The soulful Something About April II, performed by Venice Dawn, is the sequel to Los Angeles producer and composer Adrian Younge’s Something About April, released on Wax Poetics in 2012. It comes as Younge’s fourth full-length work among other film score endeavors and production for the likes of Souls of Mischief and DJ Premier, with two of the aforementioned full-lengths stemming from collaborations with Wu-Tang’s Ghostface Killah in 2013 and 2015 respectively.
Younge emerged in 2009 for his role in scoring Black Dynamite, a modern spoof of ’70s blaxpoitation films directed by Scott Sanders. The film tells the story of former CIA agent, Black Dynamite, played by Michael Jai White, who eventually finds out that Anaconda Malt Liquor “Gives You Ooooooo!” after all.
Something About April II is Younge digressing from his hip-hop-centric work as of late, whether composing or producing, and joining past collaborators Loren Oden and Karolina, as well as Laetitia Sadier, Raphael Saadiq and Bilal to re-instill the soul. Evident in every track is debonair live instrumentation furnishing a dimly lit sound. The album picks up where Something About April left off with “Sitting by the Radio,” a bass-laced track sprinkled with sitar supplied from the skipper, Younge, who wields around twenty different instruments throughout the entire record. Something About April II was recorded in analog fashion and only uses instruments from 1940 to 1975.
“This is me not having to make concessions for anybody,” Younge told AllHipHop. “This type of psychedelic music is where my mind truly resonates.”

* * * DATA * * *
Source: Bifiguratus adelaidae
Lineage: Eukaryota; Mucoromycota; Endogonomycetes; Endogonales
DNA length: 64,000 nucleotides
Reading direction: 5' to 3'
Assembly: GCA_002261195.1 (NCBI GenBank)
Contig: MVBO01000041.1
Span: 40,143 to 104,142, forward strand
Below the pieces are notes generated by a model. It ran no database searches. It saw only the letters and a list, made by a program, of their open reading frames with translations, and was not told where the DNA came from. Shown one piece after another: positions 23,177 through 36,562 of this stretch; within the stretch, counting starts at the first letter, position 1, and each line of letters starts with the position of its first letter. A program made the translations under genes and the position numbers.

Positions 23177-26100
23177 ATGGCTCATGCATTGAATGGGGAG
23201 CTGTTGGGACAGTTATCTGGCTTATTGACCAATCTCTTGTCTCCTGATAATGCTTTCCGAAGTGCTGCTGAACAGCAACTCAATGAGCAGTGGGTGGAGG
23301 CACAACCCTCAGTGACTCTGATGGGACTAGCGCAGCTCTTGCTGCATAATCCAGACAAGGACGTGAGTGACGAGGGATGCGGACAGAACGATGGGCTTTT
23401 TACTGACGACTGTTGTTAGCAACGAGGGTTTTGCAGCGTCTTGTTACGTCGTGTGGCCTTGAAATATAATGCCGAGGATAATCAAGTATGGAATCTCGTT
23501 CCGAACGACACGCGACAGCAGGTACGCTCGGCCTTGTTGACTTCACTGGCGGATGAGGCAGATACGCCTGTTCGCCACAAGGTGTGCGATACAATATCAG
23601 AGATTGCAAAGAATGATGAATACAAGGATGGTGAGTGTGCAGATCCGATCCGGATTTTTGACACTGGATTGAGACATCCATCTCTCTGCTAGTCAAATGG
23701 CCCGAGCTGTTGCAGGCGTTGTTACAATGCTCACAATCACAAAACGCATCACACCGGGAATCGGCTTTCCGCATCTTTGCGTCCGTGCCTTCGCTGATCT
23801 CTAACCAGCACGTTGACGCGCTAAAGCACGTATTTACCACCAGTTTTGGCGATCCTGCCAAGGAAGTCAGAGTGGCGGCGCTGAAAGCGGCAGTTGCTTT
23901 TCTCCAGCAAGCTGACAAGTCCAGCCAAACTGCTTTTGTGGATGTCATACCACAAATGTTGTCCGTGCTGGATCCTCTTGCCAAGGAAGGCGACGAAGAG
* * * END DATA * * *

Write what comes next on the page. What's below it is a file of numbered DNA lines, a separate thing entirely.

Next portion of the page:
“Winter Is Here,” along with “April Sonata,” move at glacial paces while “Psalms” has a rougher, phased groove one part Younge and one part Dead Weather. “Psalms” is a sequel to Something About April’s “Sirens,” a track sampled by Jay Z on “Picasso Baby” from 2013’s Magna Carta Holy Grail. “La Ballade” is shimmering, demure and interspersed with French to compliment the vocals of Bilal and Sadier. In the album’s terminus, “Hear My Love,” Karolina toys with the listener and sounds as if her voice has reappeared a bright trumpet while Younge meanders around an electric, and eclectic, harpsichord. As far as his impending evolution as an artist and multi-instrumentalist, little stands in the way of the Younge who first sampled records using an MPC in the ’90s.
“My life and career are about literally being more disciplined than the average person,” he said. “By repeating that every day, by having that notion as a systematic part of my life, it propels me into another stratosphere.”
Recommended If You Like: The Budos Band, The Roots, Bilal, Dam-Funk, Raphael Saadiq, Souls of Mischief
Recommended Tracks: 3 (Sandrine), 1 (Sitting By The Radio), 8 (Magic Music), 6 (Memories of War)
Do Not Play: None
Written by Harrison Hipp on 02/15/16